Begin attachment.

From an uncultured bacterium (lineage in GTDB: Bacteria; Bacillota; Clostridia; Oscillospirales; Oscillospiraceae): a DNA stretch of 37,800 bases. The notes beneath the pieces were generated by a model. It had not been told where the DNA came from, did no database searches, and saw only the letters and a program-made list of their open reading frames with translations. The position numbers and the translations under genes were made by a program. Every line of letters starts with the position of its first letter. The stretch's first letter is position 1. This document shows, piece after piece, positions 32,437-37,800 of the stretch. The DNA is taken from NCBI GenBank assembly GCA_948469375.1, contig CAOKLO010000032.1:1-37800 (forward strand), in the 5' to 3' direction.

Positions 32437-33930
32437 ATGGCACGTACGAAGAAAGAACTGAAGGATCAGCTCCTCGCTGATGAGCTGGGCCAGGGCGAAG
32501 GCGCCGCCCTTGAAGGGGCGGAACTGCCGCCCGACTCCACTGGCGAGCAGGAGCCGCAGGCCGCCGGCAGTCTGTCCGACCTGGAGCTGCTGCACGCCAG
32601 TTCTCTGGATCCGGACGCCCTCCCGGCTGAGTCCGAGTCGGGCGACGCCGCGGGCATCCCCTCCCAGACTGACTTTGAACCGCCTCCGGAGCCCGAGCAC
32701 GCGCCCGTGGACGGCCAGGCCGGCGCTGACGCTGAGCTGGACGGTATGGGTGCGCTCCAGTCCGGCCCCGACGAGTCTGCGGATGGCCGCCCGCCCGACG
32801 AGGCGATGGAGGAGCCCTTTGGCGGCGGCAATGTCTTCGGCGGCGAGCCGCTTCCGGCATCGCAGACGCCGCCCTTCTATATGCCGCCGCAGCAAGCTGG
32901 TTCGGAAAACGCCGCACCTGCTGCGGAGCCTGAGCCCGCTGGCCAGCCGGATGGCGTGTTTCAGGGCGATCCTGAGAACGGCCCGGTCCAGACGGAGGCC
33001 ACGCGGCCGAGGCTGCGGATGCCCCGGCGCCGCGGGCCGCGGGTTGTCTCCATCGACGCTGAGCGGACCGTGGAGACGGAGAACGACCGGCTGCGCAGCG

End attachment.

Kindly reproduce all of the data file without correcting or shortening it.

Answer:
From an uncultured bacterium (lineage in GTDB: Bacteria; Bacillota; Clostridia; Oscillospirales; Oscillospiraceae): a DNA stretch of 37,800 bases. The notes beneath the pieces were generated by a model. It had not been told where the DNA came from, did no database searches, and saw only the letters and a program-made list of their open reading frames with translations. The position numbers and the translations under genes were made by a program. Every line of letters starts with the position of its first letter. The stretch's first letter is position 1. This document shows, piece after piece, positions 32,437-37,800 of the stretch. The DNA is taken from NCBI GenBank assembly GCA_948469375.1, contig CAOKLO010000032.1:1-37800 (forward strand), in the 5' to 3' direction.

Positions 32437-33930
32437 ATGGCACGTACGAAGAAAGAACTGAAGGATCAGCTCCTCGCTGATGAGCTGGGCCAGGGCGAAG
32501 GCGCCGCCCTTGAAGGGGCGGAACTGCCGCCCGACTCCACTGGCGAGCAGGAGCCGCAGGCCGCCGGCAGTCTGTCCGACCTGGAGCTGCTGCACGCCAG
32601 TTCTCTGGATCCGGACGCCCTCCCGGCTGAGTCCGAGTCGGGCGACGCCGCGGGCATCCCCTCCCAGACTGACTTTGAACCGCCTCCGGAGCCCGAGCAC
32701 GCGCCCGTGGACGGCCAGGCCGGCGCTGACGCTGAGCTGGACGGTATGGGTGCGCTCCAGTCCGGCCCCGACGAGTCTGCGGATGGCCGCCCGCCCGACG
32801 AGGCGATGGAGGAGCCCTTTGGCGGCGGCAATGTCTTCGGCGGCGAGCCGCTTCCGGCATCGCAGACGCCGCCCTTCTATATGCCGCCGCAGCAAGCTGG
32901 TTCGGAAAACGCCGCACCTGCTGCGGAGCCTGAGCCCGCTGGCCAGCCGGATGGCGTGTTTCAGGGCGATCCTGAGAACGGCCCGGTCCAGACGGAGGCC
33001 ACGCGGCCGAGGCTGCGGATGCCCCGGCGCCGCGGGCCGCGGGTTGTCTCCATCGACGCTGAGCGGACCGTGGAGACGGAGAACGACCGGCTGCGCAGCG